Tessa Miller Because We Like To Be Fair

>> Monday, January 3, 2011

I've told you I appreciate Dylan Chroz, really identify with him, but I can't have him partnered with someone who doesn't carry her own weight. Part of the fun of working on my current novel is the contrast between the way Dylan thinks and the way she thinks, though they often agree and are so devoted to one another. The way the see the world and attack problems is utterly different

And doesn't that make it more interesting? Or maybe that's just me.

Chapter 11

She needed him, not because he took care of her, but because he was the best part of her life. She looked forward to challenging herself by challenging him, talking to him, playing with him, touching him. And these bastards were planning to use her to hurt him. Well, they made one major miscalculation on that one. No one was using her to hurt Dylan Chroz, not for long, or she wasn't Tessa Miller. Dylan might have bested her in a number of subjects, but no one else was bloody well going to do it. And no one else was going to pay for her mistake.
Chapter 12
"Actually, our intelligence tells us Dylan Chroz is unnaturally attached to you and notoriously protective." [kidnapper]

"I haven't been much impressed with your intelligence. Maybe he's just a nice guy." [Tessa]

"You'd best hope you're wrong, If he has no interest in you, then the only value you have at that point is what I can sell you for overseas. Fortunately for me, that's a considerable sum. Your youth and obvious innocence hold more value than culture and class to those markets. Even the spirit you have can demand a premium for those that like to destroy such things."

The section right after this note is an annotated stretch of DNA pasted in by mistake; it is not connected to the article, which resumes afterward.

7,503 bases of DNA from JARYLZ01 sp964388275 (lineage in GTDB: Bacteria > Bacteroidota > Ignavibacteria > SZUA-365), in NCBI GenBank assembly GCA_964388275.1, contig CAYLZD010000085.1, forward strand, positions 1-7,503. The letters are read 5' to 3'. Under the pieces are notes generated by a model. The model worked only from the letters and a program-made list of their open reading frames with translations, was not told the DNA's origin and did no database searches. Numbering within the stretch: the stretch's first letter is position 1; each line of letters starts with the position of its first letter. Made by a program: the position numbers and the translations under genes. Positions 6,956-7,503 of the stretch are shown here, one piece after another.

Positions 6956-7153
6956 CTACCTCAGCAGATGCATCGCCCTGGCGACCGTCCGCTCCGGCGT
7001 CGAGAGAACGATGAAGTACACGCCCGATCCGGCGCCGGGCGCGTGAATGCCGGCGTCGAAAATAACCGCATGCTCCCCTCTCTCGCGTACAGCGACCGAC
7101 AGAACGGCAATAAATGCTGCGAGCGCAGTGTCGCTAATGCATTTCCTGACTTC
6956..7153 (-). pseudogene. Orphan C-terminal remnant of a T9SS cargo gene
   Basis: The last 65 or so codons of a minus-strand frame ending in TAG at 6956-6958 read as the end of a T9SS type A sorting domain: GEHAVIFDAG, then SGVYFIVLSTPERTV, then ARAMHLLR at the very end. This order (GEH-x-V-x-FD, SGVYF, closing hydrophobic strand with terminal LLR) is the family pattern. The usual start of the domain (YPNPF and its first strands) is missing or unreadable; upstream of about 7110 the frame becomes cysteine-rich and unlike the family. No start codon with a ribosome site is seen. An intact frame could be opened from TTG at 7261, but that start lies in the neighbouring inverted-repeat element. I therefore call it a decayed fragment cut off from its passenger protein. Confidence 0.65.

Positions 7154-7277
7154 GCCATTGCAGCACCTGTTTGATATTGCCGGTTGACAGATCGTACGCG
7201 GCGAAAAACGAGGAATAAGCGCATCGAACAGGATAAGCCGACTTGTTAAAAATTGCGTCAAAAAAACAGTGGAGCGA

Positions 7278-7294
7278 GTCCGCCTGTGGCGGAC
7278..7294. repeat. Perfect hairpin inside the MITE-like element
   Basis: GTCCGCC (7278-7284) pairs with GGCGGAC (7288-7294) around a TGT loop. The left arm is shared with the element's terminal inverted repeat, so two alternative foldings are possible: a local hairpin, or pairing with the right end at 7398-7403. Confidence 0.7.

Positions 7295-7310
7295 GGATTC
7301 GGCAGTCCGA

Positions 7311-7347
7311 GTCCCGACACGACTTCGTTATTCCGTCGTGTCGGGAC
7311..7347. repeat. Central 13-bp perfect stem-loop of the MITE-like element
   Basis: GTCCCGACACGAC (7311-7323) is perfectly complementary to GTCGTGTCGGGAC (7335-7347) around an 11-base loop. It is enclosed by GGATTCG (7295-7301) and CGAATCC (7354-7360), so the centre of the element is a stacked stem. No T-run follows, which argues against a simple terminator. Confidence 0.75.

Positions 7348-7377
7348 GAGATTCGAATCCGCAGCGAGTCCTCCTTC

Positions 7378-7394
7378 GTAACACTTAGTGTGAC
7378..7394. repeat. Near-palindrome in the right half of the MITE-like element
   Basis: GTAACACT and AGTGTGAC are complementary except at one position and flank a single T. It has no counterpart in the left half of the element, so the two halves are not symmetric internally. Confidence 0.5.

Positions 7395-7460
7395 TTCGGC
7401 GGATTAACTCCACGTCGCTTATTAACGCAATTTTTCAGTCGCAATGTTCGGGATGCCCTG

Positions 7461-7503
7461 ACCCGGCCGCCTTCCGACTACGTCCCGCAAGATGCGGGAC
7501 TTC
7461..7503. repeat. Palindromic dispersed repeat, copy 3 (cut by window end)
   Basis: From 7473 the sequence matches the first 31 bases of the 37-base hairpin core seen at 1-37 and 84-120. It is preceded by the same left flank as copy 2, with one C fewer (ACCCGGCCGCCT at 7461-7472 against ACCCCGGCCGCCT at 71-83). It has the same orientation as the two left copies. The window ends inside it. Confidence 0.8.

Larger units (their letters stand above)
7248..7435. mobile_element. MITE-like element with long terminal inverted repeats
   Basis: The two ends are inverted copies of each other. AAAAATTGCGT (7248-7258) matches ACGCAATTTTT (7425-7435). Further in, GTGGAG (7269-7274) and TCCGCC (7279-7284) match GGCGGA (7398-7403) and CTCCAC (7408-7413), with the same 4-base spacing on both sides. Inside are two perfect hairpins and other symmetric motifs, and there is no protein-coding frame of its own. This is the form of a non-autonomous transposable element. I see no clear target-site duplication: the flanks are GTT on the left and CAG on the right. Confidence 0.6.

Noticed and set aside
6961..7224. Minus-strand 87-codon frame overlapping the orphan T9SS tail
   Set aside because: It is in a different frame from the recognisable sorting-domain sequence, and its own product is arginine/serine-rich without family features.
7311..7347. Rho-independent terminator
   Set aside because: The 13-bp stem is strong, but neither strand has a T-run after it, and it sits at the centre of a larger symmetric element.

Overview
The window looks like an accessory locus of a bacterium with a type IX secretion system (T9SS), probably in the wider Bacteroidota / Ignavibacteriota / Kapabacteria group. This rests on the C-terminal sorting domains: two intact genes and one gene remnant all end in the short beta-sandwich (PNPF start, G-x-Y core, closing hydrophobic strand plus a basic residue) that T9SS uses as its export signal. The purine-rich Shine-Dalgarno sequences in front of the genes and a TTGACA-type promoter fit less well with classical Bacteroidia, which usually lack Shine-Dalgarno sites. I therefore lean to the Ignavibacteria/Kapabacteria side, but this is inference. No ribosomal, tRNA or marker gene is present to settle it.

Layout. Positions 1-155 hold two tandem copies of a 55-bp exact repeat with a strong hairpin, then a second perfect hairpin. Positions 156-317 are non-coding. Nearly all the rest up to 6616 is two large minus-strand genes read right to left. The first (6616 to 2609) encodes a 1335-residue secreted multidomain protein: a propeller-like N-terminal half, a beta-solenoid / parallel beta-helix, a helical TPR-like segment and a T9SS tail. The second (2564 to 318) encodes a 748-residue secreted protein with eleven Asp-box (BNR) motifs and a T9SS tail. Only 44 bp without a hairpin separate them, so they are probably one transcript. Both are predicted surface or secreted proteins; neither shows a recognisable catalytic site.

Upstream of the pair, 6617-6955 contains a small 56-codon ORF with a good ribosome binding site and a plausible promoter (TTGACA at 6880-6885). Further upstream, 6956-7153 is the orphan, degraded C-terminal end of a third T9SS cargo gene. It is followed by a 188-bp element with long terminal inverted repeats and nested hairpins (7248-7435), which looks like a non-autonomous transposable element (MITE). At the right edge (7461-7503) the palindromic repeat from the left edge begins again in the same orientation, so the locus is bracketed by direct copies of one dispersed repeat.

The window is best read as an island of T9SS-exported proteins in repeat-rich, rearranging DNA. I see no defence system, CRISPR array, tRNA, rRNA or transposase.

She had never been so frightened in her life. Damned if she'd let him know. "Nice to know someone still buys American. I was starting to wonder."
"I am. How do I know you still have her, that she's still alive?" [Dylan]

"Tessa, do be kind enough to set Mr. Chroz' mind at ease," the Shadow Man said.

Tessa said nothing, even when the grip on her shoulder threatened to separate it.

"Well?" Dylan asked. "Or are you just yanking my chain?" "Yanking my chain," was one of Tessa's pet phrases. She was surprised to hear Dylan use it since he rarely used anything like slang.

"Tessa, I've warned you not to try to cross me. Guido, take out a finger." [Guido is not Italian - long story]

Guido started with the left hand. Tessa was double-jointed, particularly in her hands. Dislocation was a frequent problem, so she knew what was coming and exactly how painful it would be. She managed to keep herself to a grunt. Pinkies where the worst, but were least useful.

She glared at the Shadow Man.

"Guido, she's being difficult. Go for the thumb. And, if that doesn't work, an elbow. If we keep moving up the body, we will eventually come across some bone that will break Ms. Miller."

"No, wait!" Dylan said from the phone. "Tessa, please, please, just say something. Don't make me listen to them break you to pieces."

"Damn it, Dylan, will you stop protecting me!"

She heard his sigh over the phone. "Tessa," he whispered. "Thank God."